Click your mouse anywhere on the screen to advance the text in each slide. After the starburst appears, click a blue triangle to move to the next slide.
Published byModified over 4 years ago
Presentation on theme: "Click your mouse anywhere on the screen to advance the text in each slide. After the starburst appears, click a blue triangle to move to the next slide."— Presentation transcript:
Click your mouse anywhere on the screen to advance the text in each slide. After the starburst appears, click a blue triangle to move to the next slide or previous slide.
Quote of the Day “There are three ways to get something done: do it yourself, pay someone else to do it, or tell a teenager not to do it.” -- Anonymous
Principal’s Liability for Contracts The principal is bound by the acts of an agent if: the agent has authority, or the principal, for reasons of fairness, is estopped from denying that the agent had authority, or the principal ratifies the acts of the agent.
Authority A principal is bound by the acts of an agent if the agent has authority. There are three types of authority: express, implied, and apparent. Only express and implied are actual authority, because the agent is truly authorized. In apparent authority, the agent seems to be authorized, but is actually not. The principal is still bound by the agent’s actions.
Actual Authority Express Authority Granted by words or conduct that, reasonably interpreted, cause the agent to believe the principal desires her to act. In ambiguity about the principal’s intent, the courts look at the principal’s objective manifestation not his subjective intent. Implied Authority Unless otherwise agreed, authority to conduct a transaction includes authority to do acts that are reasonably necessary to accomplish it.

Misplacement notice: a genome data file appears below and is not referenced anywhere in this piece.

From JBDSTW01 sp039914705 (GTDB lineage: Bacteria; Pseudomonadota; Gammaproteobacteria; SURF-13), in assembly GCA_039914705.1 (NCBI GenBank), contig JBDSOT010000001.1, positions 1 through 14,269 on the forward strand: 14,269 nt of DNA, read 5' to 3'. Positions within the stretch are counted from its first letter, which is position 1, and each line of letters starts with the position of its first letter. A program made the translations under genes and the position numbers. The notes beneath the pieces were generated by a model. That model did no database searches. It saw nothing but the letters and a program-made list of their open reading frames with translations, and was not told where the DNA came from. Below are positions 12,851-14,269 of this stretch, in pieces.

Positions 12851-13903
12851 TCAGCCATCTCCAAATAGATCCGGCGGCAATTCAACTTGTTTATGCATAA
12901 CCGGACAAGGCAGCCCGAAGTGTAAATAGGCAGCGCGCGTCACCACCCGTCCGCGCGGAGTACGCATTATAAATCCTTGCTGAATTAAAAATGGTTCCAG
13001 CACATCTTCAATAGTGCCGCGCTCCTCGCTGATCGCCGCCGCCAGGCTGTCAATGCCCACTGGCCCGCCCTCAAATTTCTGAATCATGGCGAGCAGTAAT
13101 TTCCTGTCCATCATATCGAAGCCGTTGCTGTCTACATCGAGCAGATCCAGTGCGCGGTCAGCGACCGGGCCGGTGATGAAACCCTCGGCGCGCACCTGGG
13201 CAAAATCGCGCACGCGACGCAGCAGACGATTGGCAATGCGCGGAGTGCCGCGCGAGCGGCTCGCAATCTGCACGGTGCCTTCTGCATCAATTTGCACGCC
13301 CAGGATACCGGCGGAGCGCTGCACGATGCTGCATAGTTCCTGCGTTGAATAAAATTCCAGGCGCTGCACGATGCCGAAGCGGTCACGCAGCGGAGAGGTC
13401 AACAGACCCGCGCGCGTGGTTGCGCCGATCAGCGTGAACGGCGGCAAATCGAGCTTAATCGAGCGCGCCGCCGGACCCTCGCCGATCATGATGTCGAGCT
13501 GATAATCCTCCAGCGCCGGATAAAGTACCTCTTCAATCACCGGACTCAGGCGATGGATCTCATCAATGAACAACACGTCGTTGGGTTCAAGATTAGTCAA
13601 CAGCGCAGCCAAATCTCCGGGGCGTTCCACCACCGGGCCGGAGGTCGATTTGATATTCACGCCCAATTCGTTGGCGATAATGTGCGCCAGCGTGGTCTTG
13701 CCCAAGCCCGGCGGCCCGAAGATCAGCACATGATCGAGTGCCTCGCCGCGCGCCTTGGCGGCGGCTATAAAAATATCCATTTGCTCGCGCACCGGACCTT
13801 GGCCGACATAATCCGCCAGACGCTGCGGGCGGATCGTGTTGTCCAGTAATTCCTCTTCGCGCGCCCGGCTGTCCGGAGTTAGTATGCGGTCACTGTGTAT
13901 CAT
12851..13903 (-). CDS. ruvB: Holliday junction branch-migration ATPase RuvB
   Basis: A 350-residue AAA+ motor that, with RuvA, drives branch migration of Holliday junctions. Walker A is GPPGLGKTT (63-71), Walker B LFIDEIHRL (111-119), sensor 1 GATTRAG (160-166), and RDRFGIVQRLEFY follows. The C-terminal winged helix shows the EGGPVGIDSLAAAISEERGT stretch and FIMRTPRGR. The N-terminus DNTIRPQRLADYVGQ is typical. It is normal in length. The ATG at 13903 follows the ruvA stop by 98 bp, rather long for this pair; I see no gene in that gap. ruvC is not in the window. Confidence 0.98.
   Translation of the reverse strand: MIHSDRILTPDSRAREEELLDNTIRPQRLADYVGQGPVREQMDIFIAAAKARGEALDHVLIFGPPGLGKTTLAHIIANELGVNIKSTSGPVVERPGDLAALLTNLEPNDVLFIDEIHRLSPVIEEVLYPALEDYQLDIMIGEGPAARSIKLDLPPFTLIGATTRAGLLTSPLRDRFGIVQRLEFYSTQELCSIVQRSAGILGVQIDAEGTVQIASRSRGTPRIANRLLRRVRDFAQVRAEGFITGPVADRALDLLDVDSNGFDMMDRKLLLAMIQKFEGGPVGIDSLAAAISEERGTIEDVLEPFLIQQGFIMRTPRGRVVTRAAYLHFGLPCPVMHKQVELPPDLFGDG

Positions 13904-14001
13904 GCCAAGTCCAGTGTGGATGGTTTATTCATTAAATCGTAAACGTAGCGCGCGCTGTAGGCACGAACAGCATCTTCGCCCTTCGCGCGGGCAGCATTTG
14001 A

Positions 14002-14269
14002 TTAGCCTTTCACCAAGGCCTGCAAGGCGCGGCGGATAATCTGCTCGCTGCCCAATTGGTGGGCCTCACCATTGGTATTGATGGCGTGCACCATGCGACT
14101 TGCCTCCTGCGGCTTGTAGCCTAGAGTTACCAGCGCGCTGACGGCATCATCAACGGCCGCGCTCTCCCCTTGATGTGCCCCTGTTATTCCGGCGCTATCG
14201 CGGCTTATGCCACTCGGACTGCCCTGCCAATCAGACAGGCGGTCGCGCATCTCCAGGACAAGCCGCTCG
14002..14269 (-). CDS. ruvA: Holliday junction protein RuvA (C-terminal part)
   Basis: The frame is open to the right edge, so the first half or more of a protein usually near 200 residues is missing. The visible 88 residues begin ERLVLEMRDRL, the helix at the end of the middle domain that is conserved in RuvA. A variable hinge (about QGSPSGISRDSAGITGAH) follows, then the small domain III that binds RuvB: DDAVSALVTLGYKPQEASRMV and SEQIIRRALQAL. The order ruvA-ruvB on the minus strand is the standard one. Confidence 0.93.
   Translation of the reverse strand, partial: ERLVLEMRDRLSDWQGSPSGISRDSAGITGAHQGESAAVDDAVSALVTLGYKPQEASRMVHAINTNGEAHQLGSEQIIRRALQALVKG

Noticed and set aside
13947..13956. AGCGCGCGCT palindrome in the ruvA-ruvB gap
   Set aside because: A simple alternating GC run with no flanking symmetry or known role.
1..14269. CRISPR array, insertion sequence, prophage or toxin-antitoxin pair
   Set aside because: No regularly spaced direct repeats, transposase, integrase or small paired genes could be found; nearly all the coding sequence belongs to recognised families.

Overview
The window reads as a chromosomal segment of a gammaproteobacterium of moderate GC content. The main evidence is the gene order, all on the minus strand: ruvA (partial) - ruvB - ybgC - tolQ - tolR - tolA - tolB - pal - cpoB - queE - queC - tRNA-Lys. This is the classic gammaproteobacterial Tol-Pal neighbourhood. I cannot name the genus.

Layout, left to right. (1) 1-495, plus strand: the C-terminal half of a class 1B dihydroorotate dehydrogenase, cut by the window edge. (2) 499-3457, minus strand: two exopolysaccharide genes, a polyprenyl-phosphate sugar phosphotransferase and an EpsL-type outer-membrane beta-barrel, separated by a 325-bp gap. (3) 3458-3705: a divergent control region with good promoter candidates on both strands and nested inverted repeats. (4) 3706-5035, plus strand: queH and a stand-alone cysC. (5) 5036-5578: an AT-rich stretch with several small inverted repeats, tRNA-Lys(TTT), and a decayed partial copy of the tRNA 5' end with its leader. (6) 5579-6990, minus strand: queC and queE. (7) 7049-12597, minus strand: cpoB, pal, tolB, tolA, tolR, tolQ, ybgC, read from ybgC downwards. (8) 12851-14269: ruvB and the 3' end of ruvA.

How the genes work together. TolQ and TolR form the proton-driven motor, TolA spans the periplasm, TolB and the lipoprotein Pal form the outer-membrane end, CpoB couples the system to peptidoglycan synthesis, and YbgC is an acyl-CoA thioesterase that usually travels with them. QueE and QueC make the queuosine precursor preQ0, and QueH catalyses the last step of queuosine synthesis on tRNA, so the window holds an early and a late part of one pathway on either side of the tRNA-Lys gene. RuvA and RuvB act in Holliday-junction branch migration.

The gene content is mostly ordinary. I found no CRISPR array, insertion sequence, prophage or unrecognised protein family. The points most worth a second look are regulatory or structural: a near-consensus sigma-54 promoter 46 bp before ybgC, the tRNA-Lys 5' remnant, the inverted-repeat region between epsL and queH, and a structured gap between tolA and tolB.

Apparent Authority A principal can be liable for the acts of an agent who is not, in fact, acting with authority if the principal’s conduct causes a third party reasonably to believe that the agent is authorized. An agent with actual authority may perform an act beyond the scope of that authority. If the action appears to the third party to be within the scope of the authority, the principal will be bound.
Estoppel and Ratification Defined Estoppel No one may claim that a person was not his agent, if he knew that others thought the person was acting on his behalf, and he failed to correct their belief. Ratification If a person accepts the benefit of an unauthorized transaction or fails to repudiate it, then he is as bound by the act as if he had originally authorized it.
Estoppel and Ratification Distinguished Estoppel and ratification are easy to confuse. Ratification applies when the principal accepts the benefits of the contract. Estoppel applies when the principal does not want the benefit of the contract, but delays in telling the innocent third party of the mistake.
Agent’s Liability: Contracts Fully Disclosed Principal An agent is not liable for any contracts. Partially Disclosed Principal Third party can recover from either the agent or the principal. Undisclosed Principal Third party can recover from either the agent or the principal. Unauthorized Agent The principal is not liable and the agent is.
Exceptions to the Rule on Undisclosed Principals A third party is not bound to the contract with an undisclosed principal if: The contract specifically provides that the third party is not bound to anyone other than the agent, or The agent lies about the principal because she knows the third party would refuse to contract with him.